Nostalgic for art school life, I've been wondering now for some time what the art kids of today are up to. What's hip for art hipsters today? This very question was answered today by The Sun-Herald, a newspaper that often answers life's big questions. When I'm not sure what to eat, for instance, I look at the celebrity photo pages because without a doubt an image of what's trendy in finger food is positioned between party snaps of Antonia Kidman and Peter Morrissey. All the big names in Australian culture no less! When I need to invest intellectual shares in current affairs, I turn to Miranda Devine for an enlightened stance on all things right wing.
Today's art hipsters rarely appear in the Sunday press, unless of course Urban Style columnist Fernando Frisoni has snapped them during a day of cruising East Sydney for young hotties garbed in recycled clothing, designer accessories and lusty trout pouts. My anxieties that art school chic is not media worthy on Sundays were quickly extinguished by the Lifestyle section of the Sunday Life magazine supplement of The Sun-Herald. Filling four pages are fashion snaps of a young white girl/boy couple getting around town suitably disengaged and absorbed more in consumer cravings than each other. Titled "Art School," the subheading claims, "Pop-art punk delivers maximum impact: 15 minutes of fame guaranteed."
In the first image, reproduced here at The Artswipe, the boy chats on his mobile phone, his hair carefully simulating that skanky unwashed look popular with skaters and crackwhores. The fine print lists the designer items worn and the grand total for a budding male artist's Art School image is $1322. Let's hope he's the next Matthew Barney so he can pay off those mounting student loans. As for the girl, Art School cachet costs $2054 and a Starbucks latté. Maybe she'll be Björk to his Barney, so the whole episode in elegant-slumming with a HECS debt will be worth it in the long run.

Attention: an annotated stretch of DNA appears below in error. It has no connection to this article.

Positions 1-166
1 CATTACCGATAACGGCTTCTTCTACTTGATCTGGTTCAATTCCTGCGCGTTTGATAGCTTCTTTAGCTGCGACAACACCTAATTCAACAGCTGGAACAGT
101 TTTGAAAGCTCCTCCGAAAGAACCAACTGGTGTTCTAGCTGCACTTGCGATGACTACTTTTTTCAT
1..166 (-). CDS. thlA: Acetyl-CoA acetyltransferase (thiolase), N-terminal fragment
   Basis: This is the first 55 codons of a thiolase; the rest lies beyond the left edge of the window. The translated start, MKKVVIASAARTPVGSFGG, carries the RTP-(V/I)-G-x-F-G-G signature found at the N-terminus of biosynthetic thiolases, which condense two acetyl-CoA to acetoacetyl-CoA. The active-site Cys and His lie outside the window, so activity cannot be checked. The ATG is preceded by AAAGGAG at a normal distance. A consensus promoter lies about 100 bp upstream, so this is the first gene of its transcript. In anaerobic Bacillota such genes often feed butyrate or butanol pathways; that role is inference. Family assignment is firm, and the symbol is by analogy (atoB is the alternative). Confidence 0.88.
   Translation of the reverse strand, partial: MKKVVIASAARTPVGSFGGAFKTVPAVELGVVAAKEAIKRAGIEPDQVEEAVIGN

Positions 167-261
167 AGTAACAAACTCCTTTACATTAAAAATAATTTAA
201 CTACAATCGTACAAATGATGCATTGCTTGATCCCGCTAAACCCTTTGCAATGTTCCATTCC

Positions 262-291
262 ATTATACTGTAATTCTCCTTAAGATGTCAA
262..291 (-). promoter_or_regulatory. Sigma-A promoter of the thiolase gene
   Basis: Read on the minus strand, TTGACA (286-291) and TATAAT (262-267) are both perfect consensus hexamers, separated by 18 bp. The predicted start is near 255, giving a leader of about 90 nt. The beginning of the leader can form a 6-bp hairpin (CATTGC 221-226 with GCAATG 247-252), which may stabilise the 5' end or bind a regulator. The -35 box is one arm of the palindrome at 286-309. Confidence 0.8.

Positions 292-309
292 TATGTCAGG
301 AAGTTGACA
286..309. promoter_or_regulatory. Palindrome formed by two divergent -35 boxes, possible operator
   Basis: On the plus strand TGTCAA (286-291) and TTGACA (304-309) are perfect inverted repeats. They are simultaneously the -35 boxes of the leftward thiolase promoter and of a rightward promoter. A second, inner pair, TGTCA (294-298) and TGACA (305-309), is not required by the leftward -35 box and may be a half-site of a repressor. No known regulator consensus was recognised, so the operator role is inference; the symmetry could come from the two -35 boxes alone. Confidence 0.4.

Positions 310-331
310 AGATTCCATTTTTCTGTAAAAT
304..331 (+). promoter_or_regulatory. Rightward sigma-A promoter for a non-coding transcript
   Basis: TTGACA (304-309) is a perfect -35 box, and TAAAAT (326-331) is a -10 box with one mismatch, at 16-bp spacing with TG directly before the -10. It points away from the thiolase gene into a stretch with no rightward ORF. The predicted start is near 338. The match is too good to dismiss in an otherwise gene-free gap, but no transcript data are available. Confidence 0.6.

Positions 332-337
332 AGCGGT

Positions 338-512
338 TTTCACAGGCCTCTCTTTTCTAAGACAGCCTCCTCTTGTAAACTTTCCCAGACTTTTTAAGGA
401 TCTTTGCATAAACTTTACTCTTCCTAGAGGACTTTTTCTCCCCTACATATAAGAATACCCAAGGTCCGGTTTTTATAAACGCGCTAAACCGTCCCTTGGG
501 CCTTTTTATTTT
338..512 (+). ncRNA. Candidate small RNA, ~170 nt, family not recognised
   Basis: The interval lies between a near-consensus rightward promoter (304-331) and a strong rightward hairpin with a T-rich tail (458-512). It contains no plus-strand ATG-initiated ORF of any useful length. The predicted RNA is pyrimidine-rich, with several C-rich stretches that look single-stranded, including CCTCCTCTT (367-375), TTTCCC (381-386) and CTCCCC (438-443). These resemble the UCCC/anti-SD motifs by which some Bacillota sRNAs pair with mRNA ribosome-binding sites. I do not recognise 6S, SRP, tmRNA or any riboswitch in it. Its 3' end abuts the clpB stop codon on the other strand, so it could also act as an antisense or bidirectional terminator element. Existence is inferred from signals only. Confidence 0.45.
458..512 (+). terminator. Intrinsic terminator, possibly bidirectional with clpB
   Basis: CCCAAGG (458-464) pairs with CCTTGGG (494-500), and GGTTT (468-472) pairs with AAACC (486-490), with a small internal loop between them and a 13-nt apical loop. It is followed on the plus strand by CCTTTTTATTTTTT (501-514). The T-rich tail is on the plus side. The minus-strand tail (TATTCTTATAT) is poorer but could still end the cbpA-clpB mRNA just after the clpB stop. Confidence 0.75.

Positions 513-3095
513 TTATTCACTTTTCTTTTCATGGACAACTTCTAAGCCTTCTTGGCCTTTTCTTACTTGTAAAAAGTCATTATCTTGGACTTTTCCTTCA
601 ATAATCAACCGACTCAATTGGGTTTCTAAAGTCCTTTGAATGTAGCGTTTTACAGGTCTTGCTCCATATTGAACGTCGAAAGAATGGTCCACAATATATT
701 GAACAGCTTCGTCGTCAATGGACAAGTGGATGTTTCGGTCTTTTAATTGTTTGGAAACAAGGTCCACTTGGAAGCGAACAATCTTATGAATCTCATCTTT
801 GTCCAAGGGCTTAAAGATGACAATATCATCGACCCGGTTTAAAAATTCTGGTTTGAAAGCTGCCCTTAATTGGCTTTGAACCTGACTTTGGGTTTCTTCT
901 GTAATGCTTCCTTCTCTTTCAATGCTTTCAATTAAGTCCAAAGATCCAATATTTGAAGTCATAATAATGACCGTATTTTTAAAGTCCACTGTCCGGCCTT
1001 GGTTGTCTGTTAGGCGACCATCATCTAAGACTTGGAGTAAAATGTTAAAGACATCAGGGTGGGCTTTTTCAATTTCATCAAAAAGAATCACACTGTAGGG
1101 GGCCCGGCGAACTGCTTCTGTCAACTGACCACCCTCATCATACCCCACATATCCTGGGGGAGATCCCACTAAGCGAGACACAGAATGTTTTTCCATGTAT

And what do you think these kids make at art school? Well their thing is critiquing consumer culture, because that never dates. They heard Johnny Boy's song, "You Were the Generation that Bought More Shoes and You Get What You Deserve," and were so inspired they made a painting appropriating the song's title before going shopping because it's, like, a political act, man. What struck me about this art duo is how invested they are in a seething electroclash of binary oppositions. Pop Art meets Punk (well, according to the subheading at least). And Campbell Soup always works when it's followed with a Starbucks chaser.